Publications by authors named "Mario R Capecchi"

120 Publications

The clear cell sarcoma functional genomic landscape.

J Clin Invest 2021 Aug;131(15)

Departments of Orthopaedics and Oncological Sciences, Huntsman Cancer Institute, University of Utah School of Medicine, Salt Lake City, Utah, USA.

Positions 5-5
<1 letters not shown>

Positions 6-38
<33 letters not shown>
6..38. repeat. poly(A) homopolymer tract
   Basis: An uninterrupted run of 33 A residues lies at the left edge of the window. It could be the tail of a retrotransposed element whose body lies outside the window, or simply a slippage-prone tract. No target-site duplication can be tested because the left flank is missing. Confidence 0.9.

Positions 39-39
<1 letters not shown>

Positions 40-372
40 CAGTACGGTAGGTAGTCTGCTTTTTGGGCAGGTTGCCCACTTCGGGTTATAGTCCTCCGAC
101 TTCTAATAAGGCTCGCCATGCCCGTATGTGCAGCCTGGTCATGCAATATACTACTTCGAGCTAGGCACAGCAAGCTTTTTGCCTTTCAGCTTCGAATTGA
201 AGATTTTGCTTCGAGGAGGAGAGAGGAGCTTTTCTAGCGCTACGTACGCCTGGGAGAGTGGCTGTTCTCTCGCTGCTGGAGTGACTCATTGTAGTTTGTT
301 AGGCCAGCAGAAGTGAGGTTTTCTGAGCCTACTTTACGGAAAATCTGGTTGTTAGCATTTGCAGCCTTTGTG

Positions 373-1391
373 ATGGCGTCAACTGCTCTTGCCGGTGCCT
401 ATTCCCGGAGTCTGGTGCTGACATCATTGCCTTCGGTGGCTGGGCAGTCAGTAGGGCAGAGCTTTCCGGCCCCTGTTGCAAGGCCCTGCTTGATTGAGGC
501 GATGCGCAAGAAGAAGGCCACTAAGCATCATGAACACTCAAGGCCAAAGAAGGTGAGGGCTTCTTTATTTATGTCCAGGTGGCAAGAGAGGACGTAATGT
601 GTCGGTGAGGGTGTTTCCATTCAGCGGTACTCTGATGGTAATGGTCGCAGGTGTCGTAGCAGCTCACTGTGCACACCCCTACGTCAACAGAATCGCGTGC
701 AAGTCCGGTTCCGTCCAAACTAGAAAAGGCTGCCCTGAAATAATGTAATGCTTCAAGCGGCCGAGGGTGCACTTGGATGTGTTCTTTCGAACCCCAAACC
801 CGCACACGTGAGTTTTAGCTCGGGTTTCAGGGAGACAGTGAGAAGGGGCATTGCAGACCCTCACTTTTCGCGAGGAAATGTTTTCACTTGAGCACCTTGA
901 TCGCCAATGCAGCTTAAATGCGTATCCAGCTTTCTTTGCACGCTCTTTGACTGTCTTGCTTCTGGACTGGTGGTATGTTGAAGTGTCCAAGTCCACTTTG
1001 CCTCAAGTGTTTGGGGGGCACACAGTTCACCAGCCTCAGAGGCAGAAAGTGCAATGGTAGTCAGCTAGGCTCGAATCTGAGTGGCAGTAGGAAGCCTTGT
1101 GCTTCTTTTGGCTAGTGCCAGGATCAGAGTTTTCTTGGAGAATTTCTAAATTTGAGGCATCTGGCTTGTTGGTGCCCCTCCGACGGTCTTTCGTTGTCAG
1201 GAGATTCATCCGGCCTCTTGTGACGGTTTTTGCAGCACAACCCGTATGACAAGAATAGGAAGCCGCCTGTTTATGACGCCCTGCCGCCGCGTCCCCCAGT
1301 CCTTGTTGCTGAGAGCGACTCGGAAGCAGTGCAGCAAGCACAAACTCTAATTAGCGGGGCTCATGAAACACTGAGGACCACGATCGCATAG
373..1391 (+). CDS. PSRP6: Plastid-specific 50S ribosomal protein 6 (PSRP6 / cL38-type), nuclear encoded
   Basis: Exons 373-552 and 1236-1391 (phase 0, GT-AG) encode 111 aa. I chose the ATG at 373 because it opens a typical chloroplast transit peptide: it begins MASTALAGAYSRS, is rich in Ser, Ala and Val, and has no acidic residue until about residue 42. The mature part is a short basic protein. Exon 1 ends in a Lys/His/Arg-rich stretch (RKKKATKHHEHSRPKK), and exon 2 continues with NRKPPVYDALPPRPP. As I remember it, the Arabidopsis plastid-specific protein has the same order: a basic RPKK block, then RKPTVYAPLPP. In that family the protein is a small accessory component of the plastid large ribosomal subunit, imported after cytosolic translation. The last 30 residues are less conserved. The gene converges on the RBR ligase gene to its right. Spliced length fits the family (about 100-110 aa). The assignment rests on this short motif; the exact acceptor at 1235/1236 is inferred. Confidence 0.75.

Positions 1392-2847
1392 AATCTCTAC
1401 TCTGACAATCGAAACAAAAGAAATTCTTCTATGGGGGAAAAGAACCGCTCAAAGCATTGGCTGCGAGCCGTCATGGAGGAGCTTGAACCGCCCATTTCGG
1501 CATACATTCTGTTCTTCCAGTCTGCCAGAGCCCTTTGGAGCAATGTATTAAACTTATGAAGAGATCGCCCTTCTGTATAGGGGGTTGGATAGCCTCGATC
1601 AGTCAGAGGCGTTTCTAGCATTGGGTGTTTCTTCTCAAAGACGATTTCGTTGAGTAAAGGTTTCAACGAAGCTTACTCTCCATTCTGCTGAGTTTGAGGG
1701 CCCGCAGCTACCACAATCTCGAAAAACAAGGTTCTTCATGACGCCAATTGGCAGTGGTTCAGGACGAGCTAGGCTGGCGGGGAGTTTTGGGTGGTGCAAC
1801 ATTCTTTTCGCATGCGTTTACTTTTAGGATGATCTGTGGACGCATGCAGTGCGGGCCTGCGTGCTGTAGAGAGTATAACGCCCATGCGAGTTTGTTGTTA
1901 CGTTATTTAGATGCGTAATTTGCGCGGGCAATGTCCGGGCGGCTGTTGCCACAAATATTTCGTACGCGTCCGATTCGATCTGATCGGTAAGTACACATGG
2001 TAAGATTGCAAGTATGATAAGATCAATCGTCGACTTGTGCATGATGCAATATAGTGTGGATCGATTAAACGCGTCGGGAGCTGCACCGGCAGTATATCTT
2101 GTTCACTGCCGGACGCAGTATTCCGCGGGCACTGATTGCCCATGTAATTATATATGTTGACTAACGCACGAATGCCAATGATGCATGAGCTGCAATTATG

Clear cell sarcoma (CCS) is a deadly malignancy affecting adolescents and young adults. It is characterized by reciprocal translocations resulting in expression of the chimeric EWSR1-ATF1 or EWSR1-CREB1 fusion proteins, driving sarcomagenesis. Besides these characteristics, CCS has remained genomically uncharacterized. Copy number analysis of human CCSs showed frequent amplifications of the MITF locus and chromosomes 7 and 8. Few alterations were shared with Ewing sarcoma or desmoplastic, small round cell tumors, which are other EWSR1-rearranged tumors. Exome sequencing in mouse tumors generated by expression of EWSR1-ATF1 from the Rosa26 locus demonstrated no other repeated pathogenic variants. Additionally, we generated a new CCS mouse by Cre-loxP-induced chromosomal translocation between Ewsr1 and Atf1, resulting in copy number loss of chromosome 6 and chromosome 15 instability, including amplification of a portion syntenic to human chromosome 8, surrounding Myc. Additional experiments in the Rosa26 conditional model demonstrated that Mitf or Myc can contribute to sarcomagenesis. Copy number observations in human tumors and genetic experiments in mice rendered, for the first time to our knowledge, a functional landscape of the CCS genome. These data advance efforts to understand the biology of CCS using innovative models that will eventually allow us to validate preclinical therapies necessary to achieve longer and better survival for young patients with this disease.